World class athletes constantly compare themselves to their competitors. Since Lewis observes how fast his competitors are running, he knows that faster times are possible. He then constantly measures his performance which allows him to make adjustments that will improve his times.

Lewis narrows his focus - his stretch objective - to time. This is the measurement that guides his continual improvement. He knows that if he improves his performance by using time as the common denominator, he will win most of his races.

World class companies must also set stretch objectives based on benchmarks and measurements. For example, Xerox benchmarked its performance measuring research and development against AT&T, billing processes against American Express, and employee suggestion systems against Milliken & Co.

For Xerox, the benchmarking and measurements led to changes in employee and corporate behavior which resulted in: three-month inventories being reduced to nearly 20 days; manufacturing costs dropping 20%; product-development time decreasing by 60%; and overall product quality improving 93%.

The use of time, in my opinion, is the measurement for the 90s. I believe the global competitive battleground will be in responsiveness. I think the successful companies in the future will be those who do things the fastest. Time reduction will be the ultimate test with the winners being those companies that get to the finish line the quickest.

What's good about time as a measurement is that it can be applied to any function, organization or process. If individual employees and teams begin to measure and reduce the length of time involved in a work process, many improvement areas will emerge. Especially, if the benchmark measurement is compared to world class performance.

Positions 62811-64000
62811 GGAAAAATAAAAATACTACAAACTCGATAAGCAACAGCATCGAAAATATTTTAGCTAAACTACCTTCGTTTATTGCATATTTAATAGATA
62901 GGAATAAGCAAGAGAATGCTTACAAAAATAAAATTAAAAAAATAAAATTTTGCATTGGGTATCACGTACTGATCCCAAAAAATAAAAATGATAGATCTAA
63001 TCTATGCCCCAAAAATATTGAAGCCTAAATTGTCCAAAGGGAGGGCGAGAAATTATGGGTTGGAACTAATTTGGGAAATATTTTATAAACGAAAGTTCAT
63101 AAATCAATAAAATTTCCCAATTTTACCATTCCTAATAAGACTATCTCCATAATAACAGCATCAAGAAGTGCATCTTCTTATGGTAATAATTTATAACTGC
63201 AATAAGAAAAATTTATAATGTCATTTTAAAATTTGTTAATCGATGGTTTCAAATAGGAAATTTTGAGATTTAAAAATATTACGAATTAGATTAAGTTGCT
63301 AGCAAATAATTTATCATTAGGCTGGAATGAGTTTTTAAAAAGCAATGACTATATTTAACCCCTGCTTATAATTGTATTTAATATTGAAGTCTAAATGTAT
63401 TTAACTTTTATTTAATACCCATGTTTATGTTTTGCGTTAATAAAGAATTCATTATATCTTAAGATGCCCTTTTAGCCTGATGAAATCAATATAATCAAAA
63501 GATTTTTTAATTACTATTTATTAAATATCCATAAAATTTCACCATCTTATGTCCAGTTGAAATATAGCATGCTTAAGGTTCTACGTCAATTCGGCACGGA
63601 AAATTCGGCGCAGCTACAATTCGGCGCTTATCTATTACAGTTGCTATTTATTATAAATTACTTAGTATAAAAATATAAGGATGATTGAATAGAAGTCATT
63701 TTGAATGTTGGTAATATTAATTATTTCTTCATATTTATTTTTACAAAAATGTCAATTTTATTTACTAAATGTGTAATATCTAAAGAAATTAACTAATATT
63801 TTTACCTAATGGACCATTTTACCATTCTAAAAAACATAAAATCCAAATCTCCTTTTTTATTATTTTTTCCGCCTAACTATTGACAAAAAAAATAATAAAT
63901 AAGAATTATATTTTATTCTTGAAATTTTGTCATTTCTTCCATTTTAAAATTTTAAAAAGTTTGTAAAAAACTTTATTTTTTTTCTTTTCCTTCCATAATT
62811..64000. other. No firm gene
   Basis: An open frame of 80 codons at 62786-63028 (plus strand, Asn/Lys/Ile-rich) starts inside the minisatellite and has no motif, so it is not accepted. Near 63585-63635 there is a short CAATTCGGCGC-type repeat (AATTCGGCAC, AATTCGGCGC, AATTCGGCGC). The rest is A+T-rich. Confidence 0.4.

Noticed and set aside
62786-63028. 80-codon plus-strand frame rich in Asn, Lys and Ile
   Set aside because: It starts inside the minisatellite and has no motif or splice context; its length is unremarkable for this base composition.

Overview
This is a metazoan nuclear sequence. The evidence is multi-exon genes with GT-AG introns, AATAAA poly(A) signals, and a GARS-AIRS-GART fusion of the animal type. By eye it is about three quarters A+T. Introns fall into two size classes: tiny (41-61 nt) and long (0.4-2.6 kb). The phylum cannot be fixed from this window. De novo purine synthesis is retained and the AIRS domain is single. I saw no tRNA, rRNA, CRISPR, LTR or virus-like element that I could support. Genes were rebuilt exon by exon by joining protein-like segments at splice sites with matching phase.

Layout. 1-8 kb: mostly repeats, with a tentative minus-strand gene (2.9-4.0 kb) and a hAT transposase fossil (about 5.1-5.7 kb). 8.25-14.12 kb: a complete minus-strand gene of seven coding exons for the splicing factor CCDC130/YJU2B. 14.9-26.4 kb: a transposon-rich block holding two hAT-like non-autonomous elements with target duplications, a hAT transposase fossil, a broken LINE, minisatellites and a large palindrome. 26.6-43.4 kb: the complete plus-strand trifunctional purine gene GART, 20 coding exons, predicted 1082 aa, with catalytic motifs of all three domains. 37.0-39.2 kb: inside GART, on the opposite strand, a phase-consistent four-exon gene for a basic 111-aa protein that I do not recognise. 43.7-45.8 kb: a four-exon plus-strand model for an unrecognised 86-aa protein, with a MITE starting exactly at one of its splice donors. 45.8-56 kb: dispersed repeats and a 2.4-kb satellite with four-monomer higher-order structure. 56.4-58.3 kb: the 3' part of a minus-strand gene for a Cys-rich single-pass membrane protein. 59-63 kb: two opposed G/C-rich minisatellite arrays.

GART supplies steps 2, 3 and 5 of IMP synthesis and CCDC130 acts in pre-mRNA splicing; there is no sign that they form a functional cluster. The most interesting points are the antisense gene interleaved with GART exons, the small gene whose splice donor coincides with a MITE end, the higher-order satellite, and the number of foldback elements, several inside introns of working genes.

However, it's not just doing things faster. It's doing things more efficiently so that the process requires less time. It's reducing the total cycle time - or lapsed time - of a process. To fully understand a process cycle time, it must be broken down to the smallest parts and then rebuilt to the most efficient total cycle time.

The dissecting of cycle time can be done in various ways. Some companies that are reducing cycle time are flow-charting or mission mapping processes. They form cross-functional teams to ask questions. How does the process start? What are the steps that the work goes through? Before cycle time can be reduced, the process needs to be understood. That is very important.

Reducing cycle time by doing something faster doesn't mean quality will suffer. In fact, quality should get better if process changes are made only after a process is thoroughly understood. Only then is it possible to remove any step that doesn't add value to the process, yields will improve, wastes will be reduced and costs will decrease.

It is important to emphasize that the ultimate goal of time reduction is to be more responsive to customer needs and that customers will have their own expectations.

According to Stephen W. Hawking, noted physicist and author of "A Brief History of Time," there is no such thing as absolute time. He theorizes that time is in fact relative to the observer's point of view. The passing of time relative to an event will depend on where an observer is in space. I take this to mean that our customers will have their own determination of the significance of time. This then suggests that before we go messing around with making things happen faster, we better have a good understanding of what the customer expects.

As a quality dimension, we must determine which cycle time reductions - be it processing orders quicker, expediting technical solutions to customer problems, delivering materials sooner - will satisfy our customers. In today's world class competition, customers are standing at the finish line waiting for the swiftest of foot. For American industry to be among the winners, our leaders will need to become better coaches with well thought out game plans that focus on beating the clock to customer satisfaction.

I believe being more responsive to customer expectations will be the "competitive edge" of the nineties.
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Title Annotation:industrial competitiveness
Author:Addison, Thomas E.
Publication:Rubber World
Article Type:Column
Date:Jun 1, 1992